It seems that every trade association I encounter ranks
membership recruitment as a top priority. Most trade associations - in other industries
as well as our own - have trouble generating interest these days. Reasons range
from buying groups, to the Internet, to so many demands on our time with the
hectic pace of modern life. All are valid excuses, yet I’ve also observed that
many trade associations are their own worst enemies. They pay lip service to the
joys of belonging but turn newcomers off via cliques and aloofness.
I could cite endless examples, but the one that sticks in
mind the most was an evening about a dozen years ago when I was recruited as a
dinner speaker for a meeting of a local trade association in a distant city. The
officer who invited me was a casual acquaintance familiar with my writing. When
I arrived at the meeting site he took a moment to greet me, then spent the rest
of the evening hanging out with buddies whom he never bothered to introduce me
to, and nobody else in the association made an effort to keep me company.
Even though these folks thought enough of me to pay my
travel expenses and a small speaking fee, I was left wandering alone during
cocktail hour. So I struck up conversation with another fellow who I noticed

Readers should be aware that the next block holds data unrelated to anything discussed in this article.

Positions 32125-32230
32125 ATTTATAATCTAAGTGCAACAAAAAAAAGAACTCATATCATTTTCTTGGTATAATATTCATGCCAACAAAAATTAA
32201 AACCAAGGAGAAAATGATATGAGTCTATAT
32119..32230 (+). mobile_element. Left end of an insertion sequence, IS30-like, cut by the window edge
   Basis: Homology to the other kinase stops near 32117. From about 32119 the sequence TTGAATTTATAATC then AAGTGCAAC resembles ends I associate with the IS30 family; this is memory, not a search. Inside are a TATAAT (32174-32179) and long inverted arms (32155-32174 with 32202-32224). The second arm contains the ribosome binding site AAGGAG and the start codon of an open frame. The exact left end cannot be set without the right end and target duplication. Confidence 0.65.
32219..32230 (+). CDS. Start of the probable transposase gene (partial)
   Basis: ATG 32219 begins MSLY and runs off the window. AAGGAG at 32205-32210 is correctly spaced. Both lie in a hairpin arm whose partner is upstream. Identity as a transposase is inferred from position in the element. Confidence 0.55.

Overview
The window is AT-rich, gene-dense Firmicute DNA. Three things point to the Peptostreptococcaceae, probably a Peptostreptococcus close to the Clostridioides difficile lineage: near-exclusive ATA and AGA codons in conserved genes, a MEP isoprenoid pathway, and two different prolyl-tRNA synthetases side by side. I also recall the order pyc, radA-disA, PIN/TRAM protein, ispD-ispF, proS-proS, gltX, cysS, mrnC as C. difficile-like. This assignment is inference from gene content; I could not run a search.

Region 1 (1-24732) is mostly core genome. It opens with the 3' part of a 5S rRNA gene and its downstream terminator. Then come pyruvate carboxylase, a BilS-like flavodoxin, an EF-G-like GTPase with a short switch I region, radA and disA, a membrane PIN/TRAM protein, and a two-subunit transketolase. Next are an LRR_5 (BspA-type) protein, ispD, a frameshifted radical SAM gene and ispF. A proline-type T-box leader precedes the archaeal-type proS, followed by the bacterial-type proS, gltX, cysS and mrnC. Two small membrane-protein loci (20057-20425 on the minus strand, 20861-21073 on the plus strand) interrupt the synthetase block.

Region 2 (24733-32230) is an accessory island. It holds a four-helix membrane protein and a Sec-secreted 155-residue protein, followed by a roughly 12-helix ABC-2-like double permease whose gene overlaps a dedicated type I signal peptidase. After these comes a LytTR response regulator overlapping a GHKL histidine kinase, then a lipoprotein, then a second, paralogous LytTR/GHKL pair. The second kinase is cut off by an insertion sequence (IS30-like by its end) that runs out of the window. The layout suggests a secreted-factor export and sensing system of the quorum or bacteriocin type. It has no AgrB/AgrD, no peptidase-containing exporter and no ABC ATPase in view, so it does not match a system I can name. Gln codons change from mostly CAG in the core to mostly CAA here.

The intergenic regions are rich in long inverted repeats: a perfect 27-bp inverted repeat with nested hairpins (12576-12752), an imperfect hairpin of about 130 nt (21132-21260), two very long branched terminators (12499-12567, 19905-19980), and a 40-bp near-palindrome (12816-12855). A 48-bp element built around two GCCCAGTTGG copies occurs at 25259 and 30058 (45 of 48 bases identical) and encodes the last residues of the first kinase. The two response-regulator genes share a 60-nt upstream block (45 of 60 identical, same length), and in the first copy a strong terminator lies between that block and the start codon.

standing off by himself. Turns out he was a prospective member attending his
first meeting and knew nobody there. So I led him to the one person I knew and
What’s wrong with this picture when a hired speaker has to
introduce a prospective member to an officer of a trade association!
Ironically, when the association officers talked business preceding my trip to
the podium, the number one topic was an urgent need for more membership
recruitment. Nobody could understand why they had so much trouble getting
people to join and retaining members. This kind of behavior is a main reason why
so many trade associations are starving for members.
are involved with a trade group, be on guard against cliques and aloofness.
Well-run organizations assign chaperones from among the leadership to every
first-time attendee. These mentors introduce the newcomer to other people in
the group and make sure they have someone to talk to and sit at meals with
throughout the event.